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Fault zone signatures from ambient vibration measurements - a case study in the region of Visp

Type of publication Peer-reviewed
Publikationsform Original article (peer-reviewed)
Author Baumann Cyrill, Burjanek Jan, Michel Clotaire, Haeh Donat, Dalguer Luis,
Project Development of Earthquake Source Physics Models for the seismological assessment of future earthquakes and ground motion prediction in the Alpine regions
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Original article (peer-reviewed)

Journal Swiss Journal of Geosciences
Title of proceedings Swiss Journal of Geosciences

Abstract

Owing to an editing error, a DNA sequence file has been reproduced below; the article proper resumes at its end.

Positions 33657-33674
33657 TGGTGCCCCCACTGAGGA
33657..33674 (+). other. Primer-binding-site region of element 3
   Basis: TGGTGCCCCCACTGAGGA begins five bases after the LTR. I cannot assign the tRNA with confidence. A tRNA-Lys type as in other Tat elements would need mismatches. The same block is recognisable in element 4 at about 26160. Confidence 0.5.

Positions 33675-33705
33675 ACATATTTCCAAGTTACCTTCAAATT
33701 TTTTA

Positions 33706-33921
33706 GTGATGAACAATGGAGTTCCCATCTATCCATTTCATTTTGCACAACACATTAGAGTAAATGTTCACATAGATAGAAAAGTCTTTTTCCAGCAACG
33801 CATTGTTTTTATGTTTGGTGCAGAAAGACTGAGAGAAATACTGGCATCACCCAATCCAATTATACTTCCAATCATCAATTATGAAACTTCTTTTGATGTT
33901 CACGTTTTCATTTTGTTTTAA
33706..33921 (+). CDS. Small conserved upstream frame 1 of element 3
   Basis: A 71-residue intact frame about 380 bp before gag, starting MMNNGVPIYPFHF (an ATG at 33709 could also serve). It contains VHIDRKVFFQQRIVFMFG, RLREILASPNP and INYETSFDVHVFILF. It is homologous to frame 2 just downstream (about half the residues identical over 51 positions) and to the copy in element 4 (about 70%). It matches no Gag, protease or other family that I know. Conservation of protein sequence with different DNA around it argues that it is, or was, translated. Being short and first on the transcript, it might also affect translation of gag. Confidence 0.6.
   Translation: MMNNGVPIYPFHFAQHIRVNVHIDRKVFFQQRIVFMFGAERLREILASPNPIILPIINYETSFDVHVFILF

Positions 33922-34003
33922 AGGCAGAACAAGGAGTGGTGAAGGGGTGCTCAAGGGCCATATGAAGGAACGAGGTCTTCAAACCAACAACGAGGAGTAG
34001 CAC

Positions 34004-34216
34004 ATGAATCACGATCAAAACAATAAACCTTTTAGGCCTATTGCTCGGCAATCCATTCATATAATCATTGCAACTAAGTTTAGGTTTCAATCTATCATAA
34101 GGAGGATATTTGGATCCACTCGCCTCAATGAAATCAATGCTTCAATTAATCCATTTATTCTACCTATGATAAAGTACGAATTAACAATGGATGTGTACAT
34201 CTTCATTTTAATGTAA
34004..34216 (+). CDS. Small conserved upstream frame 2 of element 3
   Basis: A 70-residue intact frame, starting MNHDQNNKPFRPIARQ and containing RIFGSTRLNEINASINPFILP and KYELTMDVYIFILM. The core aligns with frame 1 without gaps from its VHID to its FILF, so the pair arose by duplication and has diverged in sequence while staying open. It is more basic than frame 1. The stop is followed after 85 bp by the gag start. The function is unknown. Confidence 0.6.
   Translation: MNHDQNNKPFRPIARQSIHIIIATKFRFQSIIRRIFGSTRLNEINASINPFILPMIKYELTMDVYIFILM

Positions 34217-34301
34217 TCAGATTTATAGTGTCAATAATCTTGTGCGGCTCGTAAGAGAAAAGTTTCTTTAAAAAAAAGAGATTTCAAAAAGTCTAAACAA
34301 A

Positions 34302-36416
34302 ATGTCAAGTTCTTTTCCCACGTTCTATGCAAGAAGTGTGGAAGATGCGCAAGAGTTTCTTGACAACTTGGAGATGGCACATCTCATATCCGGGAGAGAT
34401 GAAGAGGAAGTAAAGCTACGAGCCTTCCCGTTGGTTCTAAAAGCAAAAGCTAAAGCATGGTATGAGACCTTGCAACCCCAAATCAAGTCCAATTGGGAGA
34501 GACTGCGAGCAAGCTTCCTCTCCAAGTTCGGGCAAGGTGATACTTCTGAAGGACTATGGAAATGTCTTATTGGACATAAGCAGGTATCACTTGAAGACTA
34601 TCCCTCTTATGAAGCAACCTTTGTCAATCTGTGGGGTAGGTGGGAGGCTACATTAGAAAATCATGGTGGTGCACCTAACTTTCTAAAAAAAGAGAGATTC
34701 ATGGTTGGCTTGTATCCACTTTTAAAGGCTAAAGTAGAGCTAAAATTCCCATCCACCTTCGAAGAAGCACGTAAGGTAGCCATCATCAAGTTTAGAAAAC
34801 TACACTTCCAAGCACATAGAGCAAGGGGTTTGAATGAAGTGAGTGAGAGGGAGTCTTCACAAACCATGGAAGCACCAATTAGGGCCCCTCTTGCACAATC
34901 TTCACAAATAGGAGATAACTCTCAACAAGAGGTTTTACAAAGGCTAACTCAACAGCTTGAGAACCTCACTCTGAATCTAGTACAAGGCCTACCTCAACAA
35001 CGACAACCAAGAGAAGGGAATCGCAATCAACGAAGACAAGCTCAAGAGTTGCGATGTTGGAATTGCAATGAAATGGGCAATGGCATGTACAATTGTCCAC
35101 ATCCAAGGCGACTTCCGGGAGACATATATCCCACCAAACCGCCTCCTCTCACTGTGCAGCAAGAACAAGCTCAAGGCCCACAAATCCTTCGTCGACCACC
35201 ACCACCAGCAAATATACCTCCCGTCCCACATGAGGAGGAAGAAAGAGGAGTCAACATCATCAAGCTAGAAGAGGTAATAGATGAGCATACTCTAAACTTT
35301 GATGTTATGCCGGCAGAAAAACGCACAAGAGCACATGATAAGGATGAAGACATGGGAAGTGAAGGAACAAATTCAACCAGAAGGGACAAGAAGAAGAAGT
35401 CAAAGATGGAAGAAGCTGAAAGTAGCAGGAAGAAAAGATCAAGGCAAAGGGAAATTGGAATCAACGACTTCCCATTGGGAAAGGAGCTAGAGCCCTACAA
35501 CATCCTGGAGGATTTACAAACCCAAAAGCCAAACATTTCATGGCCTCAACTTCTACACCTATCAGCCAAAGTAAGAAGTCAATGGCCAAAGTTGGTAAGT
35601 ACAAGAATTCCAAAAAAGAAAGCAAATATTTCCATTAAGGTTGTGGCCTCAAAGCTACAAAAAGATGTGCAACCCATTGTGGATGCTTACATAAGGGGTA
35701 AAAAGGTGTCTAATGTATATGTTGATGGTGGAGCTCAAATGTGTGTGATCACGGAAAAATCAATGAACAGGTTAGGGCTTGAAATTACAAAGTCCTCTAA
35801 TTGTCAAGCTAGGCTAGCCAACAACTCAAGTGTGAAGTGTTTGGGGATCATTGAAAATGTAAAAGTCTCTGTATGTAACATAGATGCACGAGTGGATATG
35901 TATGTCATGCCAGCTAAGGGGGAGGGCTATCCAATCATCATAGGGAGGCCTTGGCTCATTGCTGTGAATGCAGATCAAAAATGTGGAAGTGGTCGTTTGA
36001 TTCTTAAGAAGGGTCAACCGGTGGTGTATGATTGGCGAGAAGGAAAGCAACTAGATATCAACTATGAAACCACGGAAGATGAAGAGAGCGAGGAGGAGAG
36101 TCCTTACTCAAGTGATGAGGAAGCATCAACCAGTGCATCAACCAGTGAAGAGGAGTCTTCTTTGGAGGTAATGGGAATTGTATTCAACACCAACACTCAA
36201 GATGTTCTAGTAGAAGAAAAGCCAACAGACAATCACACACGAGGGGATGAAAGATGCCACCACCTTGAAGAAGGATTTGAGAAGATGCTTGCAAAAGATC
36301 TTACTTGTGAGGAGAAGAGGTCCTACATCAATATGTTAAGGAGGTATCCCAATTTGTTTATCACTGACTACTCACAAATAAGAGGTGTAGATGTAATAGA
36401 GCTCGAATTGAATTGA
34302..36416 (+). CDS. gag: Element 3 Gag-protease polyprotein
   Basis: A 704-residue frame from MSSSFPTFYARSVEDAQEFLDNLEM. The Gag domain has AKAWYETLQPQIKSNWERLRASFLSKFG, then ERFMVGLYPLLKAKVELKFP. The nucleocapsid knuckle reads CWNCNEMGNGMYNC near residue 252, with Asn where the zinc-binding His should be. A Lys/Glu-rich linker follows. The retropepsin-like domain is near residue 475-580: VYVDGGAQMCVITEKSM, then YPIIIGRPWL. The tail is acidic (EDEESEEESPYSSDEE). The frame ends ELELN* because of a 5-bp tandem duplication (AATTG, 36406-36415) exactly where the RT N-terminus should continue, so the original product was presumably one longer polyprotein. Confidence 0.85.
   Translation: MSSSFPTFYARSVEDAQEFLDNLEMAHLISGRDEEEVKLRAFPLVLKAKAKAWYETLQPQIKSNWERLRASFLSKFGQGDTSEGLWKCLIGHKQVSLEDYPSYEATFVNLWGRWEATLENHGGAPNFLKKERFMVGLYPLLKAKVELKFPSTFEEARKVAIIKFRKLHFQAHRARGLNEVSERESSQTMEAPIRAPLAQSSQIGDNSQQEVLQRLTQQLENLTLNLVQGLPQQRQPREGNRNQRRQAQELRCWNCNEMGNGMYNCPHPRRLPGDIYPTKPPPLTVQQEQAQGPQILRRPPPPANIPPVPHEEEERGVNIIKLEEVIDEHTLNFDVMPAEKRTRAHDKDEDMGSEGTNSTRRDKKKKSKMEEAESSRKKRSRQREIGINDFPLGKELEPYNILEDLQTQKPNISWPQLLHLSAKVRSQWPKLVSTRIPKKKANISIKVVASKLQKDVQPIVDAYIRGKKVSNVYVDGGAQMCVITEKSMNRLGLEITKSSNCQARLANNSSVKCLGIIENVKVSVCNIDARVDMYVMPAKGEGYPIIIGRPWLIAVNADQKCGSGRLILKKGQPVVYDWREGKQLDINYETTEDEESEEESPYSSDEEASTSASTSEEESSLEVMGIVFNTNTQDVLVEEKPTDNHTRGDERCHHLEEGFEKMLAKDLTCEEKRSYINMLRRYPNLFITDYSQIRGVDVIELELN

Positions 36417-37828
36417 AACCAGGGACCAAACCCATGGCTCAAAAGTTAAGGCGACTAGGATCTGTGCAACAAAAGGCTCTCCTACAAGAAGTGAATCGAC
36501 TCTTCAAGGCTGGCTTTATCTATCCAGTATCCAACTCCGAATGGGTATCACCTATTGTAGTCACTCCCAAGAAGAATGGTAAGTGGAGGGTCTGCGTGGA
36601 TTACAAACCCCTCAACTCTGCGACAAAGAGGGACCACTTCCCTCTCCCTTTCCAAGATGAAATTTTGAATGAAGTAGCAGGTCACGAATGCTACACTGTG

Investigations of tectonic features, such as faults, are important challenges for geologists and engineers. Although direct investigational methods, such as boreholes and trenches, have the potential to provide accurate data, these direct methods are usually expensive, time consuming and give only punctual insights into the ground. Geophysical methods, for example electric surveys and ground penetrating radar, are less expensive and faster to implement. However, these geophysical methods may be difficult or sometimes even impossible to apply in regions with rough topography or those highly urbanized. In this study, we propose an easy-to-use and affordable method to detect fault zones based on ambient vibration observations. We apply this method in the region between Visp and Unterstalden on a small secondary fault branch, which has no explicit surface expression, and which is linked to the Simplon Line. The assumption is that the fault of interest is surrounded by damage zone consisting of fractured rock, resulting in lateral change of both seismic velocity and attenuation. The objective was first to identify such lateral changes in the observed seismic wavefield, and second, to map such an anomaly and combine it to the available geological information. In this way, we were able to follow the fault trace even without a clear surface expression of the fault. Our observations showed the existence of a signature in the power spectra of the seismic noise that may correspond to a damage zone. Such signature is observed along the trace of the expected fault.
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